By Lucie Turkel for The Connecticut Forum
The secret to living a happy life is something that humans have grappled with for as long as we can remember and has especially come to a head as we continue to live in a world of isolation and novelty due to a global pandemic. This is why The Connecticut Forum’s most recent panel, Happiness, Meaning & Fulfillment, featuring esteemed panelists Laurie Santos, Suleika Jaouad, and Esther Perel was especially timely and uplifting.
The discussion, moderated by Forum regular Sam Sanders, was positive and honest without avoiding the difficult. Sanders began the discussion by asking all three panelists to reflect on how their thinking surrounding happiness and meaning has changed after a past year of living through a pandemic. Santos explained how the pandemic made her realize how much she was taking for granted in her everyday life, such as seemingly inconsequential actions like walking into a grocery store without a mask or grabbing a casual coffee with a friend.
“True happiness is being present and allowing the world to be there just as it is.” –Laurie Santos
Jaouad, who was diagnosed with leukemia at the age of twenty-two as documented in her “Life, Interrupted” New York Times column along with her memoir Between Two Kingdoms: A Memoir of a Life Interrupted, discussed how the pandemic and subsequent isolation felt similar to her experience of being confined to a hospital bed for the first half of her twenties.
Perel also felt a familiarity with the feeling the pandemic caused — with both of her parents being Holocaust survivors, she explained how the idea that one’s life could stop overnight was a sense of dread she had always lived with.
Not only has the pandemic affected the wellbeing levels of individuals, but couples and families have also felt the strain of the virus. Throughout the conversation, Perel, a psychotherapist who specializes in couples therapy, discussed the complications that can arise when being with the same person 24/7. She explained how positive communication and outward acknowledgment of what your partner does right (rather than just focusing on what s/he does wrong) is one way to break the cycle of monotony and frustration that can understandably arise from such a tense situation.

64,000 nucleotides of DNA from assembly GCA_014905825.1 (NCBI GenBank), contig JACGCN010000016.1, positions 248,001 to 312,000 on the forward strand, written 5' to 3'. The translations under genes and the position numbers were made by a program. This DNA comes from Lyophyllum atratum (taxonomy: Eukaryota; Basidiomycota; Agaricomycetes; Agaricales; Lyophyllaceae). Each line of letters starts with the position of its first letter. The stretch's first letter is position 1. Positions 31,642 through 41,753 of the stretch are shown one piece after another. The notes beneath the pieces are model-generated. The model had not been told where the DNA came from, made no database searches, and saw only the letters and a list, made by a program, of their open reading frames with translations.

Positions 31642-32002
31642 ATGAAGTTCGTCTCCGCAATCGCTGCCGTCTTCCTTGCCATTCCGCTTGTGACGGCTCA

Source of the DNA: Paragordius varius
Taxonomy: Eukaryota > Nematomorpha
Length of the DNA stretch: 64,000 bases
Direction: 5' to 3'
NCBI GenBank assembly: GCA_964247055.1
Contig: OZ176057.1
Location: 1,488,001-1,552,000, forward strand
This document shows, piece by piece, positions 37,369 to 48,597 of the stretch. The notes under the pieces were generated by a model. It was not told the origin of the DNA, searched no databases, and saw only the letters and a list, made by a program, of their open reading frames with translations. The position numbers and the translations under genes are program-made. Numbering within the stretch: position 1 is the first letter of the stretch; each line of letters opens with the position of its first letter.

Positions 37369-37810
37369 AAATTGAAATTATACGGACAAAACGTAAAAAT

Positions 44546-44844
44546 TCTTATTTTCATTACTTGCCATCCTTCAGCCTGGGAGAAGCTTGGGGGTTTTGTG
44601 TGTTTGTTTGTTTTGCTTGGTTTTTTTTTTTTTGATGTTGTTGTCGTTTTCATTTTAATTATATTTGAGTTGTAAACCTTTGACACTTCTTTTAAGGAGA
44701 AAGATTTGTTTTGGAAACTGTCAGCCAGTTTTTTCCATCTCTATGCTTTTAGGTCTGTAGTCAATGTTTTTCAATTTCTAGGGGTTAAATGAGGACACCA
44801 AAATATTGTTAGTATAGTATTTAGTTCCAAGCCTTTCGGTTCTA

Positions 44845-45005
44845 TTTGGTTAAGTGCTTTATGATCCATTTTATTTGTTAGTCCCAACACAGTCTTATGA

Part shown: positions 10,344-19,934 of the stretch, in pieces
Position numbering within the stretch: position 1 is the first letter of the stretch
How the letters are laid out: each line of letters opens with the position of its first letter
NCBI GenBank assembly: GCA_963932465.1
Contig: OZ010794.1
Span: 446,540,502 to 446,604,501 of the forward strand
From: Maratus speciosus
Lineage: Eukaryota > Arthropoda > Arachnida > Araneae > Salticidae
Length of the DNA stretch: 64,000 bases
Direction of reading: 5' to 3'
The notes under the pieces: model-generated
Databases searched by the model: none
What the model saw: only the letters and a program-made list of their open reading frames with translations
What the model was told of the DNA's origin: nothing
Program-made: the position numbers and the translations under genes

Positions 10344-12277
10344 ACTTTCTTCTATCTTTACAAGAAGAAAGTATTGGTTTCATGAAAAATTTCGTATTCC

“A good intervention is simple and small but runs deep and wide,” Perel said.
In a similar vein, Santos pointed out the way in which the pandemic has disrupted normal social routines and created a jumbled relationship between work and home, both of which are important for a balanced and happy life. Santos suggested that each of us find ways to reincorporate these routines back into our lives, whether it be something as simple as dressing up for a dinner at home. “We have to bring the Mister Rogers rituals back into our lives,” Santos explained, referring to the beloved television host Fred Rogers of the series Mister Rogers’ Neighborhood.
Happiness is “when we can feel both the anchor and the waves. When we feel both grounded and exploratory.” –Esther Perel
The panelists didn’t only discuss the ideas of happiness and wellbeing in relationship to the current pandemic, but also as feelings and actions in their own right. When asked about her definition of happiness, two words came to Jaouad’s mind: Time and freedom. She viewed happiness as the integration between the past, present, and future while still being able to be anchored in the now. Perel echoed this metaphor of the anchor, explaining that happiness is “when we can feel both the anchor and the waves. When we feel both grounded and exploratory.”
Throughout the panel, two key factors were discussed in regard to boosting one’s happiness: aging and exercising gratitude. Santos, who focuses on the scientific aspect of the study of happiness as a cognitive scientist and professor of psychology at Yale University, explained how data shows that happiness and wellbeing naturally increase as you age. Perel added that as one ages, one’s confidence naturally increases. However, she made clear the importance of not conflating confidence with flawlessness.
“Confidence is our ability to see ourselves as flawed individuals and still see ourselves in high regard.” –Esther Perel
Santos also provided evidence that grateful people are happier people. Forcing oneself to practice gratitude by writing down three things one’s grateful for at the end of every day can increase wellbeing levels in just two weeks, she noted.
“There’s a big difference between surviving and living,” –Suleika Jaouad
Jaouad was clear to point out the difference between happiness and toxic positivity. She explained that for survivors of any kind of trauma, there’s a strong emphasis placed on them to be grateful for life which is an extreme amount of pressure to place on anyone, let alone someone that just suffered the unimaginable. “There’s a big difference between surviving and living,” Jaouad said.
As a wrap-up question, Sanders asked the panelists to explain the term happiness using different words. Perel used terms such as “calm,” “whole,” and “free”; Jaouad described it as a sense of “freedom from the anxiety of accomplishment and the culture of busyness;” and Santos succinctly put it as, “True happiness is being present and allowing the world to be there just as it is.” I think it’s safe to say that we’re all feeling just a little bit happier after this enlightening talk.
Lucie Turkel, CT Forum intern, is a cultural journalist, researcher, and digital producer specializing in social justice, history, and lifestyle pieces. Her work has appeared in Reader’s Digest, Phi Beta Kappa Honor Society’s Key Reporter journal, the University of Connecticut Daily Campus, and UConn Communications.